From June 3-6 Fort Worth Youth Soccer Association offered a TOPSoccer Summer Camp that featured soccer themed activities that covered gross motor skills, fine motor activities and social skills for players aged 5-19 who have autism, intellectual disabilities or other special needs.
For FWYSA Executive director Janet Norman as well as FWYSA Referee Coordinator Diane Swanson, the camp represented an opportunity to bridge the fall and spring seasons of their rapidly growing TOPSoccer program.
“In the fall when we started the program, we had seven kids, and we could tell that parents were really excited about the program,” Norman said. “In the spring we ended up with 23 kids and parents were asking if we there was anything going on in the summer. So Diane got with some of her fellow teachers that wanted to come in and put on a summer camp.”
Swanson, who is an Occupational Therapist for Fort Worth ISD, holds a USSF E License in addition to over 30 years of experience, echoed the parents’ desire to put something on in the summer after the recent attendance in the spring season.
“We had such a good turnout for the spring season, and then we had to educate and explain to parents that their child could go to a soccer camp, which wasn’t their usual mindset,” Swanson said. “We were able to get kids from other school districts who heard about the program.”
The camp included everything from soccer-related crafts, soccer skills games to a full soccer game at the end of every day, which featured all the volunteers and the players. The camp also included a therapy dog, which immediately was a popular addition.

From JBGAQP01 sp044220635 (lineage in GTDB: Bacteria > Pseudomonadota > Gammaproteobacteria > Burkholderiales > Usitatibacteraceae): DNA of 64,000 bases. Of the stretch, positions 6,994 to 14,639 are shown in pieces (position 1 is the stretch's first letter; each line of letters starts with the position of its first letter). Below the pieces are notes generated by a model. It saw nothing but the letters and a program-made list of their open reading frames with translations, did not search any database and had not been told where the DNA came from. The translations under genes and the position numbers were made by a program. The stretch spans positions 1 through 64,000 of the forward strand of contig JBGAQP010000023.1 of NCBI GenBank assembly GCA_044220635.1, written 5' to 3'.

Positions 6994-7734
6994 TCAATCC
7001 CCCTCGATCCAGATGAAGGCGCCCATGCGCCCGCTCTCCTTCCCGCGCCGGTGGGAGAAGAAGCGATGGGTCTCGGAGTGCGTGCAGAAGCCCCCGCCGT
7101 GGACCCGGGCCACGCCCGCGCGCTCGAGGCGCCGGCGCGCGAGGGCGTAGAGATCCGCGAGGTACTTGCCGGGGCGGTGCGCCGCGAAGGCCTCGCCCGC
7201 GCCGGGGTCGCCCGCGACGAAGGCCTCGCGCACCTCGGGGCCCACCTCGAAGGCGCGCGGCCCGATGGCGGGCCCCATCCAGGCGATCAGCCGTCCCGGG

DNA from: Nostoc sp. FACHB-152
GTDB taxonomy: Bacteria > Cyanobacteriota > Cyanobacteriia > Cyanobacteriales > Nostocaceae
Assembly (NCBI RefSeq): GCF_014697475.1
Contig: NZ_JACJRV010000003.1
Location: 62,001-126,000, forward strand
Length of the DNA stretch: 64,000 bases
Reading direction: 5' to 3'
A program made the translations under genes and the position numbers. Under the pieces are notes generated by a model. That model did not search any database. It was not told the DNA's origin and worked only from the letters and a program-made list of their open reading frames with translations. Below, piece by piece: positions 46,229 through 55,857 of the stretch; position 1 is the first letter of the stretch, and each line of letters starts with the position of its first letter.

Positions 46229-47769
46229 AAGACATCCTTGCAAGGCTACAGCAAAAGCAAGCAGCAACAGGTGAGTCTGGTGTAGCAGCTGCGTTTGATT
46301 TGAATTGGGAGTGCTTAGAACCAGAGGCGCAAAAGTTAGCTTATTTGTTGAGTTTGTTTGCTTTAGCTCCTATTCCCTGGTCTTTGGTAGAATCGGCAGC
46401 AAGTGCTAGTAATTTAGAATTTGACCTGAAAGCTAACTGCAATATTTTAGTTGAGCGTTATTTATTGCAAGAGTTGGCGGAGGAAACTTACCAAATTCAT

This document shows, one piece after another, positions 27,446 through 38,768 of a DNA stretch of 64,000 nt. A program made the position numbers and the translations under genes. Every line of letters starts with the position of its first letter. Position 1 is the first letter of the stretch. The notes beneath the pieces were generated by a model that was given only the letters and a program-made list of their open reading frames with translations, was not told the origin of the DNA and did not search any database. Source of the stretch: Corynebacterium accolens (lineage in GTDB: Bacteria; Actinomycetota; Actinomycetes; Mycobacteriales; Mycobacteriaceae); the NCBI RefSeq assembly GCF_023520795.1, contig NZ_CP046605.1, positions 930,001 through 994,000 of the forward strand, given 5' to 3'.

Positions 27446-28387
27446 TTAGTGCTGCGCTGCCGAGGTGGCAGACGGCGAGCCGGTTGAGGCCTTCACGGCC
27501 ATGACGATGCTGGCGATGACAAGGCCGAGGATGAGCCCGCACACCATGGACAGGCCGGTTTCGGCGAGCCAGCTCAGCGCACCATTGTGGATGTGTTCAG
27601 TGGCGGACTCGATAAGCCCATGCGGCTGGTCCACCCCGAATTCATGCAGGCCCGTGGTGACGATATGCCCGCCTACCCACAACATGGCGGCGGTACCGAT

“It was an amazing feeling. Every night Diane was over the moon talking about what happened that day during the camp,” Norman said. “And for the parents, you can see the tears in their eyes because they are so excited for their kids to have the opportunity to go out and play.”
Both Norman and Swanson were quick to point out the flurry of volunteer requests they received, as well as the diversity of volunteers that wanted to help out ranging from college students, to siblings of players to teachers from around the area.
“People from all over the community wanted to help out,” Swanson said. “We had a lawyer, a physical therapist, an occupational therapist, P.E. teachers and others. It was great seeing everyone playing in the game together at the end of every night.”
Swanson, who has long volunteered for the Special Olympics and has been a fixture within FWYSA, identified the program as perfect timing for her to merge two of her passions into one program. Norman agrees so much to the point that the name of the FWYSA TOPSoccer program was changed to Diane’s Kids.
“Yeah they surprised me. I had no clue it was coming. I still call it TOPSoccer,” Swanson said with a laugh. “I think it is important at soccer still gets top billing.”
Next on the docket for FWYSA is the upcoming fall season, where increased attendance is expected and welcomed. The players meet once a week for eight sessions, while following a similar format to the camp where there are soccer-specific sessions followed by a game at the end for players, volunteers and anyone else who wants to join. The group received donations from Xara and Game On in form of uniforms and other supplies.
“We are going to go full 100% and keep going,” Norman said. “It is really exciting to watch it grow from the seven players we had this past fall season to what it is now and what is still to come.”